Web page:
The Ancient Near Eastern collection also had its beginnings in with the purchase of Assyrian and Babylonian antiquities from the widow of Claudius James Rich. The extension, the East Wing, was completed by However, following the founding of the National Gallery, London in[e] the proposed Picture Gallery was no longer needed, and the space on the upper floor was given over to the Natural history collections.
The King's Libraryon the ground floor of the East Wing, was handed over inand was described as one of the finest rooms in London.
Although it was not fully open to the general public untilspecial openings were arranged during The Great Exhibition of In spite of dirt and disruption the collections grew, outpacing the new building.
In the s and s the museum supported excavations in Assyria by A. Layard and others at sites such as Nimrud and Nineveh.
Of particular interest to curators was the eventual discovery of Ashurbanipal 's great library of cuneiform tabletswhich helped to make the museum a focus for Assyrian studies. The books arrived in January in twenty-one horse-drawn vans.
The only vacant space for this large library was a room originally intended for manuscripts, between the Front Entrance Hall and the Manuscript Saloon. The books remained here until the British Library moved to St Pancras in Collecting from the wider world —75 [ edit ] The opening of the forecourt in marked the completion of Robert Smirke 's plan, but already adjustments were having to be made to cope with the unforeseen growth of the collections.
Infill galleries were constructed for Assyrian sculptures and Sydney Smirke 's Round Reading Roomwith space for a million books, opened in Because of continued pressure on space the decision was taken to move natural history to a new building in South Kensingtonwhich would later become the British Museum of Natural History.
Roughly contemporary with the construction of the new building was the career of a man sometimes called the "second founder" of the British Museum, the Italian librarian Anthony Panizzi. Under his supervision, the British Museum Library now part of the British Library quintupled in size and became a well-organised institution worthy of being called a national library, the largest library in the world after the National Library of Paris.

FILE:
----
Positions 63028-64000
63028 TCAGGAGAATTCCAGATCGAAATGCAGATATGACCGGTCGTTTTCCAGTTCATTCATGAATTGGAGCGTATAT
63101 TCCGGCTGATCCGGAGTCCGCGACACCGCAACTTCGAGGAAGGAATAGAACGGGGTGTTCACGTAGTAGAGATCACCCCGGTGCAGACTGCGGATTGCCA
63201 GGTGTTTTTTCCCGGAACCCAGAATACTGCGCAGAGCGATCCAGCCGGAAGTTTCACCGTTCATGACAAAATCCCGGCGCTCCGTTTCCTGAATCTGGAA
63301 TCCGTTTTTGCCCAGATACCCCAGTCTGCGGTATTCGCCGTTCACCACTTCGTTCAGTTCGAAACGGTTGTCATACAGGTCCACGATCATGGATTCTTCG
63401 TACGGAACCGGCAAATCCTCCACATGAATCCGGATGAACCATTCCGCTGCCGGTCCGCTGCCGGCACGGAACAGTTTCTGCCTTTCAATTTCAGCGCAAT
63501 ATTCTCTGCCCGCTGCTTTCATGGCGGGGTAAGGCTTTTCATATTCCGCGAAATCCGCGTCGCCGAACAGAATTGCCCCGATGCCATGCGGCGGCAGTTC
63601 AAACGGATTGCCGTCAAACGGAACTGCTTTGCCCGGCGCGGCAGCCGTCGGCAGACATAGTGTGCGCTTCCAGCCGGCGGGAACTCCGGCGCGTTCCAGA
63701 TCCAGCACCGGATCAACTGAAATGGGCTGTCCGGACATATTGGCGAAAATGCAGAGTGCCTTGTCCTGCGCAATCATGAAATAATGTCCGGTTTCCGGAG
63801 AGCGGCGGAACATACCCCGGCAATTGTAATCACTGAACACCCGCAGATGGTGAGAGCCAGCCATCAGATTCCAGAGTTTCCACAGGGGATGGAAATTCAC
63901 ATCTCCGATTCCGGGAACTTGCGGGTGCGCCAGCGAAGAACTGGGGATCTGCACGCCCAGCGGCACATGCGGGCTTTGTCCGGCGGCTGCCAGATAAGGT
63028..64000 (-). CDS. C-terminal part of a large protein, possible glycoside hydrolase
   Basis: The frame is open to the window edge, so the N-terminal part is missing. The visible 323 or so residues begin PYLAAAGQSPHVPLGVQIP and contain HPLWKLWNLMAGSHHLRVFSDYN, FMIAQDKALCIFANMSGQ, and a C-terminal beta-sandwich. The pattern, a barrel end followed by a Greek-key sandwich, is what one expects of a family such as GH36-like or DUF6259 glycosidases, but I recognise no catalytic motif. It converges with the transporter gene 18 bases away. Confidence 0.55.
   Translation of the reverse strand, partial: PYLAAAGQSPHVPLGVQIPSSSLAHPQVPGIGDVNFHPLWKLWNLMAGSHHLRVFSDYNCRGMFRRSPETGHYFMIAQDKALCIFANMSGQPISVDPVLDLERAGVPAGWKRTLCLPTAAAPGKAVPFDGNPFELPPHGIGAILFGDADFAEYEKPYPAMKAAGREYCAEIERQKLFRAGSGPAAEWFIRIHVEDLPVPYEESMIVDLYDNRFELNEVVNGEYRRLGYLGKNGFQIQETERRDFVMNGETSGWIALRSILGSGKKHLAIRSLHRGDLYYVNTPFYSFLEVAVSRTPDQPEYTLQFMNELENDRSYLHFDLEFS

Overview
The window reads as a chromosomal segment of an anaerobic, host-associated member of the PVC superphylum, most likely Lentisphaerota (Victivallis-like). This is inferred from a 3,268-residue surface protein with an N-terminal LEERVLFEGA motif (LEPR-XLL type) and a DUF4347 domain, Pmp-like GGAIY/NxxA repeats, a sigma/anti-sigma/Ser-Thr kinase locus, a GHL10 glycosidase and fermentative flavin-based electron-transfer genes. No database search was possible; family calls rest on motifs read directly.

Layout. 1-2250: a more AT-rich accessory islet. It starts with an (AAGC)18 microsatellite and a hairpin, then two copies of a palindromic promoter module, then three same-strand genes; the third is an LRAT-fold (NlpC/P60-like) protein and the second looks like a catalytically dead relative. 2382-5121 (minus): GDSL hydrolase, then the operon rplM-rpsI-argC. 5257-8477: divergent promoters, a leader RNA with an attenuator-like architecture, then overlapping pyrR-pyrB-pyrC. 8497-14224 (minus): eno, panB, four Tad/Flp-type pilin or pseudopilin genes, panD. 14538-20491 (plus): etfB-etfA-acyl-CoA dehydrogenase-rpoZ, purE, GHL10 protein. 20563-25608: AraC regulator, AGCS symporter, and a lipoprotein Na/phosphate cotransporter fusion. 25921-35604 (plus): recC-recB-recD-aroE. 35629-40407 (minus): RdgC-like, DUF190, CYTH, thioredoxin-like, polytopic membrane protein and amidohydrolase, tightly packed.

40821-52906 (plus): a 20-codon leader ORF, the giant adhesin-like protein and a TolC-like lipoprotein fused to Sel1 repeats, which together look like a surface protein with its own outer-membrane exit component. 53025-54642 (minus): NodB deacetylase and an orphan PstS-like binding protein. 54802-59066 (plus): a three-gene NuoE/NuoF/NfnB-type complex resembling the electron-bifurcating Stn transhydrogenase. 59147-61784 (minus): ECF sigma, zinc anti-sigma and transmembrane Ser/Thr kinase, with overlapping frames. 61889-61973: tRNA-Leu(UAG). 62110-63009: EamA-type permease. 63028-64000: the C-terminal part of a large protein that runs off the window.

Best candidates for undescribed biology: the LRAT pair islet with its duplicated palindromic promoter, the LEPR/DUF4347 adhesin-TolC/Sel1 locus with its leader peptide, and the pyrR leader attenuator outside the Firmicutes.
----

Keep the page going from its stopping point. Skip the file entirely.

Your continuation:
A real coup for the museum was the purchase inover French objections, of the Duke of Blacas 's wide-ranging and valuable collection of antiquities. With the departure and the completion of the new White Wing fronting Montague Street inmore space was available for antiquities and ethnography and the library could further expand.
This was a time of innovation as electric lighting was introduced in the Reading Room and exhibition galleries. Inthe museum was involved in the establishment of the independent Egypt Exploration Fund now Society the first British body to carry out research in Egypt.Eventbrite - The London Business Support Service Limited presents Business Advice Clinic - A one hour, confidential, one-to-one Business Advice Clinic with an experienced business advisor (Jan) - Wednesday, 2 January at The British Library, London, Greater London.
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These reference materials were once accessible only in the library, but now you can access them online from the library or remotely 24/7.